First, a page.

A nationally acclaimed campaign to make young people aware of the dangers of cold water shock has achieved a notable victory with the cause having been taken up by a prestigious national body.
The Safe Durham Partnership’s (SDP) Dying to be Cool campaign – which was created and is led by Durham County Council – seeks to educate ten to 16-year-olds on the potentially fatal risks of jumping into rivers, lakes and streams without acclimatising.
It recently helped the council win a national MJ Achievement Award for Excellence in Community Engagement.
The campaign has now prompted the Local Government Association (LGA), which represents councils across England and Wales, to call on the Government to make teaching children about cold water shock compulsory.
It is asking for youngsters to be taught the dangers in swimming lessons organised by their schools, or in their personal, social, health and economic (PSHE) lessons.
The LGA’s involvement comes after the council raised the need to educate young people about cold water shock with the association’s safer and stronger communities board (SSCB), through Durham County Council Cabinet member Cllr Joy Allen, who sits on the SSCB.
Cllr Allen, who has been heavily involved with Dying to be Cool, said: “It is great news that the work we have done has made such a respected national body as the LGA sit up and take notice.
“We have reached so many young people in County Durham and further afield with information which will help them stay safe and it is excellent that the need to increase awareness of cold water shock is now being raised at national level.”
Launched last year, Dying to be Cool has seen the council work with County Durham resident Fiona Gosling, whose 14-year-old son Cameron died from cold water shock in
2015 and who runs Campaigning for Cam which is seeking to have water safety added to the national schools curriculum.
Mrs Gosling said: “I’m so pleased that all the work we’ve been doing to raise awareness of cold water shock has contributed to the LGA taking it up.
“Teaching children about cold water shock in schools is something I’ve been calling for since Cameron died and it’s great the LGA is now pushing for this.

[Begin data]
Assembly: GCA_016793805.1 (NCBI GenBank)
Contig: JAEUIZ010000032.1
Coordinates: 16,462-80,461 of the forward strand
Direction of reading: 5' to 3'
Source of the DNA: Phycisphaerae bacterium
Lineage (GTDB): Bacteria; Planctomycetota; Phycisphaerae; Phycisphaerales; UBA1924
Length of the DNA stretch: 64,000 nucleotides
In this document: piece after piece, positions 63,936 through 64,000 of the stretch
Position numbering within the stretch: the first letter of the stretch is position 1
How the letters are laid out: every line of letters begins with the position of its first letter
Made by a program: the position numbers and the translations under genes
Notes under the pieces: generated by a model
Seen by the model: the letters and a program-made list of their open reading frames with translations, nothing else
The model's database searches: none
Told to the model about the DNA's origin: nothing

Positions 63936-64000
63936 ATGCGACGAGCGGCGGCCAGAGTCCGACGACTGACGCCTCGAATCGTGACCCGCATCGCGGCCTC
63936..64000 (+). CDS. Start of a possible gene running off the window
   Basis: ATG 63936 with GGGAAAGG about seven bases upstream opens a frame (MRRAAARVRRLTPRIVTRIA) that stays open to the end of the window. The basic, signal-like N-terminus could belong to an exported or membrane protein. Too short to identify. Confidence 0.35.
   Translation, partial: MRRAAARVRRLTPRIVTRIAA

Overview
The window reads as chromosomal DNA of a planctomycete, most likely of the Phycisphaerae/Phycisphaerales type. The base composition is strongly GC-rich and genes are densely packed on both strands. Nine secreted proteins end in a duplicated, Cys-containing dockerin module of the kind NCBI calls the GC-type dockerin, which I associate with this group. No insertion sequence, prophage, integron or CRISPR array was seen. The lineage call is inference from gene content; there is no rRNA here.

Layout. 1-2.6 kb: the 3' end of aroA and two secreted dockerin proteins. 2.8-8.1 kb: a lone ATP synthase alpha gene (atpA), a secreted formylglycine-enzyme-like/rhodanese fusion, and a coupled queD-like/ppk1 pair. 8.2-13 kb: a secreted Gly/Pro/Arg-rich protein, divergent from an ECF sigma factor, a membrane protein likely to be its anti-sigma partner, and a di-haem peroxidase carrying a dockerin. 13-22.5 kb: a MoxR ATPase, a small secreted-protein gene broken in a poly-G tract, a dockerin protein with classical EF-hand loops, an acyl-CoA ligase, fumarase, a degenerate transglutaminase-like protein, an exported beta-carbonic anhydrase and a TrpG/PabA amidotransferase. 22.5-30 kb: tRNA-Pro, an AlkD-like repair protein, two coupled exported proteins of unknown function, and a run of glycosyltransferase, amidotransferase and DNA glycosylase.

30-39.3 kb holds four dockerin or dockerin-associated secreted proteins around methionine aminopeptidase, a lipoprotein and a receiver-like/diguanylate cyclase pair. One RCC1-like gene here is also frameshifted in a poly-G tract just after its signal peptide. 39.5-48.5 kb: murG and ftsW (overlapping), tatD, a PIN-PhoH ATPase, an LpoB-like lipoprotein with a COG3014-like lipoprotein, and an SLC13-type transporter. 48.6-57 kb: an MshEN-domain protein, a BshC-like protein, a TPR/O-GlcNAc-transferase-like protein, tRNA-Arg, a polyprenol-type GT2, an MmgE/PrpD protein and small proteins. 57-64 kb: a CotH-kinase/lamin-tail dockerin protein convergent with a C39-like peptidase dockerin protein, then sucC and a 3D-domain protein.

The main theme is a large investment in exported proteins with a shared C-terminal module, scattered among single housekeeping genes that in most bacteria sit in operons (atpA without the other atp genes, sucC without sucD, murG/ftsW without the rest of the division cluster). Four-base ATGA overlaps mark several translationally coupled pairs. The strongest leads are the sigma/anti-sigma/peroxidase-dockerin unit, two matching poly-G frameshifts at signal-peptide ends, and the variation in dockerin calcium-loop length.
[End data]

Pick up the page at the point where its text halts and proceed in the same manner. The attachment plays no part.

“I will continue to take every opportunity to make young people aware of the dangers to try and prevent other families having to experience the heartache which will always be part of our lives.”
Dying to be Cool launched with a video featuring Mrs Gosling and Cameron’s friends returning to the spot where he died, which has reached one million people through one Facebook post alone.
The campaign has seen the council’s One Point service, Mrs Gosling and representatives from County Durham and Darlington Fire and Rescue Service deliver assemblies to more than 10,000 schoolchildren on the dangers of cold water shock.
The council has also delivered water safety sessions to more than 160 children at an outdoor pool and last year attracted the support of County Durham Olympic silver medal winning rower Jess Eddie for the campaign.
In new developments this summer, the assemblies have been rolled out to schools in the Darlington area by the fire service – a member of the SDP – working with Mrs Gosling.
The council is also supporting partners to allow information about cold water shock to be given out elsewhere, including through workshops for young people in the Tees Valley.
It has also helped schools in County Durham to get messages to parents on the risks their children face, including via text message.
The campaign has contributed to a reduction in water related fatalities and injuries since it was launched, according to SDP figures.
In 2015/16, there were nine near misses, five injuries and two fatalities across County Durham. In 2016/17, following the launch of the campaign, there were just four near misses, two injuries and one fatality.
On the back of the MJ success, Dying to be Cool has just been shortlisted in the integrated communications campaign of the year category, in the UK Public Sector Communications Awards 2017.
Cllr Lucy Hovvels, the council’s Cabinet member for community safety, said: “We remain committed to joining forces with others to continue the awareness raising work we have done so far.
“With schools about to break up for the summer holidays, it is particularly important that young people know they should not jump into open water without acclimatising.
“On behalf of everyone at the council I’d like to thank Fiona Gosling for everything she has done to help us get this message out.”
To find out more about cold water shock and the campaign, visit www.durham.gov.uk/dyingtobecool